For the second time in the past few days, the Occupational Safety and Health Administration (OSHA) has launched an investigation into a chemical plant explosion in Louisiana. On Thursday, a plant in Geismar, La., exploded, killing one person and injuring 73. On Friday, a blast in Donaldsonville, La., killed one person and injured seven. The plant that exploded on Thursday hadn't been inspected by OSHA in 20 years. It is not yet known when the last inspection was done at the Donaldsonville plant.
The Occupational Safety and Health Administration (OSHA) has launched an investigation into working conditions at Sewon America's LaGrange, Ga., facility after an employee, Teresa Weaver Pickard, died after allegedly being forced to work in extreme heat. Sewon, a company that provides auto parts to Kia, denies Pickard's death was work-related, but an anonymous source at the plant has disputed Sewon's account of the tragedy.
Today. Walmart and Gap announced they would develop their own nonbinding safety code and turned their backs on the accord developed by international and Bangladeshi unions, retailers and other groups—groups with firsthand knowledge of what’s needed for worker safety and of the deadly consequences of inaction.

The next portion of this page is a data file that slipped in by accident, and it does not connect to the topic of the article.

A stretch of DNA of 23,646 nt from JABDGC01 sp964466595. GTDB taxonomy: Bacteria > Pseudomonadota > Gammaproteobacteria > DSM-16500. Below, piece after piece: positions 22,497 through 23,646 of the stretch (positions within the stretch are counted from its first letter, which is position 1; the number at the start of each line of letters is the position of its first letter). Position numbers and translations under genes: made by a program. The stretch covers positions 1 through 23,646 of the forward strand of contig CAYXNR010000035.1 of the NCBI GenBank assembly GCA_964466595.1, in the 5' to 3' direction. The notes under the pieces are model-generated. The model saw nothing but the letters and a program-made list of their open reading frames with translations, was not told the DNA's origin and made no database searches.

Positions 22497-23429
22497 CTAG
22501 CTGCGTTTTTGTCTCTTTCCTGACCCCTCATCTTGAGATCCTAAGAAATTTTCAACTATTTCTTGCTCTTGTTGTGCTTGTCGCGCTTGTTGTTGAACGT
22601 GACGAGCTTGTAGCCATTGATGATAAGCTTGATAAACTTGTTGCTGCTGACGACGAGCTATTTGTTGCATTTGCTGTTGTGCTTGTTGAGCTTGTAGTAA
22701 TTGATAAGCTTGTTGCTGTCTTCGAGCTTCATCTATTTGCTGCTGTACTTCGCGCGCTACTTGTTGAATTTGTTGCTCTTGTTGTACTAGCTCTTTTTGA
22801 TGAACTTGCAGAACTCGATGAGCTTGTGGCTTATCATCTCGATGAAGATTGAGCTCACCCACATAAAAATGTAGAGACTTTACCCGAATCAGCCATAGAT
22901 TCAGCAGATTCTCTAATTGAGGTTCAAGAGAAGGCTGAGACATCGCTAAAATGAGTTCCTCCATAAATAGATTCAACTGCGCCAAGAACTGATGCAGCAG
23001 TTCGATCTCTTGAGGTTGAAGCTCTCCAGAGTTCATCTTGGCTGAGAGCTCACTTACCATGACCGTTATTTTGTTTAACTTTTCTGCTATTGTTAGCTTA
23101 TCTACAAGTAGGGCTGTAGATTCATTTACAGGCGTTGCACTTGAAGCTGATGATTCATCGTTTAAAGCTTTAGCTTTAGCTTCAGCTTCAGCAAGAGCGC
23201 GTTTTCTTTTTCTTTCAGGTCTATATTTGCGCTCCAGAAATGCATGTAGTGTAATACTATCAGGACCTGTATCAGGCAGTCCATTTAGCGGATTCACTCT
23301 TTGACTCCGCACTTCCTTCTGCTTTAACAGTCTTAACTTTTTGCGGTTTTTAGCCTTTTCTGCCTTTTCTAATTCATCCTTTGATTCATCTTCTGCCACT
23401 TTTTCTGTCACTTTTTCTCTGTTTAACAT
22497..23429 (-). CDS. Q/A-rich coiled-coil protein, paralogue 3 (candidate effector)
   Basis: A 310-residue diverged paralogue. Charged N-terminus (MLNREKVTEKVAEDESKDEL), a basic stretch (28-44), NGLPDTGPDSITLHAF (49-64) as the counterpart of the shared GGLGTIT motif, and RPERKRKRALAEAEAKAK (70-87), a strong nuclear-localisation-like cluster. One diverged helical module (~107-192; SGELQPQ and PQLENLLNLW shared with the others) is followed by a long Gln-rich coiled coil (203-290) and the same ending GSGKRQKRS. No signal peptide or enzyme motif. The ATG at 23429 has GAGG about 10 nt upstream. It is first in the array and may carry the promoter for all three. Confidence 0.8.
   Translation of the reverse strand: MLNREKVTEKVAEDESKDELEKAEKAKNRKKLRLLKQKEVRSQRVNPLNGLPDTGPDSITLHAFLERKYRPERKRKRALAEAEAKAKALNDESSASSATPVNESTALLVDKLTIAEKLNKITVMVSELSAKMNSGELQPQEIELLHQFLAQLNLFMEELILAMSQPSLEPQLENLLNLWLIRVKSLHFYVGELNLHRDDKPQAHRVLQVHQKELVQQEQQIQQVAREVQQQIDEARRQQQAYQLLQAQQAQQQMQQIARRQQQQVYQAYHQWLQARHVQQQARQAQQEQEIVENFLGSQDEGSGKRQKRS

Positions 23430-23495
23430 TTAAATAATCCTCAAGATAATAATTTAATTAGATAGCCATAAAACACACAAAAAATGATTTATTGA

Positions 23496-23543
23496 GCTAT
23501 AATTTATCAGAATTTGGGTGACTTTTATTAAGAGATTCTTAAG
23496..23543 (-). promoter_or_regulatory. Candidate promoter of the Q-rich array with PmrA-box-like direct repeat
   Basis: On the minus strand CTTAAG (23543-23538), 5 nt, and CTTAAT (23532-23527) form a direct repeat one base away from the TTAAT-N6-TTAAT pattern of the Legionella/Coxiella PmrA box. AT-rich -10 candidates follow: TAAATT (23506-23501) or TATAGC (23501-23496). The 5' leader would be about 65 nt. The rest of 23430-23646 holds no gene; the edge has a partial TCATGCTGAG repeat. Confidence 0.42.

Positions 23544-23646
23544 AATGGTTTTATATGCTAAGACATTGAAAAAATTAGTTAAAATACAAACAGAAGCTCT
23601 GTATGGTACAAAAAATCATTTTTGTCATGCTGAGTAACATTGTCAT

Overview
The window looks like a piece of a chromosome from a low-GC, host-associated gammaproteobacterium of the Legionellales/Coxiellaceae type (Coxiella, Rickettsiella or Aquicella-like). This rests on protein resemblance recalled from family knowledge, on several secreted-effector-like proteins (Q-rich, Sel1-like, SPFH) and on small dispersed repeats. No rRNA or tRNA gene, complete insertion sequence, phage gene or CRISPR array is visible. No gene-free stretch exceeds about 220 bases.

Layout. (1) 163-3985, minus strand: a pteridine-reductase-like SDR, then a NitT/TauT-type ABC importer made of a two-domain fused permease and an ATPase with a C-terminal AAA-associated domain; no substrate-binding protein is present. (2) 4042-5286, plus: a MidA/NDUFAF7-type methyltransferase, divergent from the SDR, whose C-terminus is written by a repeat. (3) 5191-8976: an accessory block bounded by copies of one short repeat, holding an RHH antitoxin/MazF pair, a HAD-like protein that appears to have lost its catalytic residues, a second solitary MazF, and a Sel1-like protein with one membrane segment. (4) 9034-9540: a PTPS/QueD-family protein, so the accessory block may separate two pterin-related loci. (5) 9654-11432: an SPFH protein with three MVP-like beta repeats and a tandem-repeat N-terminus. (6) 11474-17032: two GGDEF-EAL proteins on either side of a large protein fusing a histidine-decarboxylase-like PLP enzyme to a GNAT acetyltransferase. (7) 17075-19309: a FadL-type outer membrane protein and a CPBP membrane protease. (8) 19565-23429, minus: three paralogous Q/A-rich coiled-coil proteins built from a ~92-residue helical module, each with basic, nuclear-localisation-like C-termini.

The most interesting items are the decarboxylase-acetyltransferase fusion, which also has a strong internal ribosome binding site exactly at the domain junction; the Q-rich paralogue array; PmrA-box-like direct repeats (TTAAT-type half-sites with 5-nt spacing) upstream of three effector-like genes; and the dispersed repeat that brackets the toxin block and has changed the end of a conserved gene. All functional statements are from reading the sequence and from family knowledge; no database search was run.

A coalition of faith organizations, investors and labor groups—including the AFL-CIO—is urging major U.S. retailers, including Walmart, Gap, Sears and others, to sign on to a binding workplace and fire safety plan to prevent tragedies such as the recent building collapse in Bangladesh that killed more than 1,100 garment workers and two 2012 fires that claimed the lives of more than 400 Bangladeshi clothing workers.
In January 2012, the Ironworkers launched a new worksite safety campaign, with the goal of “zero fatalities, and the first figures in show that Countdown to Zero” is making a difference and saving lives (see chart inside post).
Today, 150 people will likely be killed on the job or die from job-related illnesses and disease. That deadly toll will continue tomorrow and the next day and the next until the nation “renews the commitment to protect workers from injury, disease and death,” and makes it a high priority, says the 2013 edition of the AFL-CIO’s Death on the Job: The Toll of Neglect.
When Bill Brockmiller, president of the Western Wisconsin AFL-CIO, was asked why he and several dozen union and community members and local officials in La Crosse were taking part in Workers Memorial Day ceremonies Sunday, he told WXOW-TV:
You have a right to go to work and earn your daily bread, support your family and come back home at night. So when that doesn't happen, when you lose your life in the pursuit of a paycheck, I think we owe it to those people, and to their family, those they leave behind, to honor that sacrifice.